• For businesses and consultants, include a few “why” questions to push economic developers to describe what the numbers cannot.
  • For economic developers, find ways to describe what the data misrepresents or misses completely.

 

How LocatED helps:

We make the same types of data and insights requested by Amazon available to businesses, consultants, and economic developers at the click of a few buttons, freeing up decision makers to focus on the “why” rather than the “what.”

 

2.   Make information a competitive advantage, now and in the future

Storytelling is an important part of making your case, but don’t discount hard data and numbers. When all was said and done, Amazon gained an unprecedented level of insight and granularity into two vital topics: economic development incentives and commercial real estate:

  • Comprehensive catalog of economic development incentives: Amazon is now armed with nearly 240 communities’ best incentives offers that can be leveraged for future projects and negotiations.
  • Robust perspective on local commercial real estate: Each community, working with the property developers who owned and/or managed its prime commercial real estate, compiled reams of data on each property, the regulations that governed what could be built and when, and the economics (e.g., price to rent, costs to renovate, costs to build new) of location-specific property development.

 

I would bet very few, if any, site selection companies, no other companies, and certainly no economic developers have access to this amount of detailed information on incentives and real estate.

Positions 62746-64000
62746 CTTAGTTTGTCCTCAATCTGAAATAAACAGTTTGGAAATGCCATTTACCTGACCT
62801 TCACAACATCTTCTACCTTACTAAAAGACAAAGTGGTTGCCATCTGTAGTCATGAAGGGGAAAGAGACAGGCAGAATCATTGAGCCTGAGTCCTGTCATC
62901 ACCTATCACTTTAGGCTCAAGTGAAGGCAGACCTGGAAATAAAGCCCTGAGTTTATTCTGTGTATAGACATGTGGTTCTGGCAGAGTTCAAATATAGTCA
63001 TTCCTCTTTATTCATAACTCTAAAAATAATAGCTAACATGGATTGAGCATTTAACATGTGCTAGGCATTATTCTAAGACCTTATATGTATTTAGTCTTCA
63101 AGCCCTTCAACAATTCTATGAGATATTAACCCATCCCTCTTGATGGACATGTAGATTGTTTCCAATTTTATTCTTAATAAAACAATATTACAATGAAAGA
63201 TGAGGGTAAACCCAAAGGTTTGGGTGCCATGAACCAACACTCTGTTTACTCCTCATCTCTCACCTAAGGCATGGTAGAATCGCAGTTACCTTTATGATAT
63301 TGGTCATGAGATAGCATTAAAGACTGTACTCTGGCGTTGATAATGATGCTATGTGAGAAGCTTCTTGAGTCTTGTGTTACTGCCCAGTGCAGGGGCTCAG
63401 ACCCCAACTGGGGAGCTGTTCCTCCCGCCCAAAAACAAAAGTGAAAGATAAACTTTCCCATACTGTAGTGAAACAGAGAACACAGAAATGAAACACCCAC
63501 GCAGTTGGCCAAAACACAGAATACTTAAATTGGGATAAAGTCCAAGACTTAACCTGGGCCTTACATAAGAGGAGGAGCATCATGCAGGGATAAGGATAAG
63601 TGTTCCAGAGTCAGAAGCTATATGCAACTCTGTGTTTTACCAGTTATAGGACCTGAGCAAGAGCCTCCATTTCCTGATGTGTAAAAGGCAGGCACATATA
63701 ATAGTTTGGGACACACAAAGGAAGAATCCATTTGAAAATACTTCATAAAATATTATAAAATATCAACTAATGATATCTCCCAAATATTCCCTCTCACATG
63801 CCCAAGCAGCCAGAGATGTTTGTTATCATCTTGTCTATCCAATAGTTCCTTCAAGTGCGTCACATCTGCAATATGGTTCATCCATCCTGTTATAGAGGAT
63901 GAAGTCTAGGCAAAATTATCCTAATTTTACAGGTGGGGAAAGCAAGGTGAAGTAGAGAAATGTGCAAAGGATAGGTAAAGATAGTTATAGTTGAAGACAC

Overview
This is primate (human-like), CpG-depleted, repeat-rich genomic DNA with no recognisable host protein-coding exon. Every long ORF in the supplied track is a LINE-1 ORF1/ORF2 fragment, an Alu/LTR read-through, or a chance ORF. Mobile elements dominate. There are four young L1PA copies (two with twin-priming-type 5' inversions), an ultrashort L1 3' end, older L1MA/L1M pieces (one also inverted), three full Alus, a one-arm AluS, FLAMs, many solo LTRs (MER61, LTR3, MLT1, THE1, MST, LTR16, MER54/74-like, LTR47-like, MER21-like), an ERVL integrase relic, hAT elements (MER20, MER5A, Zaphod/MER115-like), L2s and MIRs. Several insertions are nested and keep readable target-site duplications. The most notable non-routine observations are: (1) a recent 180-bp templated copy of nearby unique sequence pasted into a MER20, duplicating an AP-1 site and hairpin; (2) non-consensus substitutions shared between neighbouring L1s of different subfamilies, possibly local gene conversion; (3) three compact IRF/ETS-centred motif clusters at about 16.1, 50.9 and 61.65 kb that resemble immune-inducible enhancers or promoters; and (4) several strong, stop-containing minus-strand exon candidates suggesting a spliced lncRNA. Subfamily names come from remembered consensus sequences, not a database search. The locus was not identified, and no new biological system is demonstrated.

Currently,  information on each state’s portfolio of incentives and available real estate is spread across multiple agencies and portals (public and private); is offered in a variety of formats, from word documents and pdfs to interactive portals; and leaves it to the searcher to analyze the information.

The sheer time that it would take to compile the information and the capacity and capabilities needed to turn it into actionable insights would be too much for a one-time search process or even a small consulting shop.

 

Actionable takeaways:

  • For businesses and consultants, think beyond the project at hand. Ask communities to provide a few additional questions that may be relevant for future projects. Leverage that data for the future.
  • For economic developers, identify the most common data requests and the most impactful data that you can offer to prospects, even if unprompted.

 

How LocatED helps:

EDai took Amazon’s incentives advantage one step further with its Incentives Profitability Model, modeling out eligibility and profitability impact of nearly 300 incentives programs across the Lower 48 US states for businesses of any size and type. The Real-time Real Estate Portal compiles all of the real estate data that economic developers see in their own portal and more.

 

3.   Balancing breadth and depth with speed

Despite the negative press, Amazon’s approach was incredibly efficient, at least for Amazon: communities did the legwork of developing narratives to pitch their stories, assembling detailed information on available real estate, and providing creative and detailed incentives offers to Amazon. All within six or so weeks.

Sure, Amazon’s site visits to the 20 finalist locations were likely incredibly exhausting, but their deep insight into nearly 240 communities’ economies and economic development strategies will pay dividends for years to come.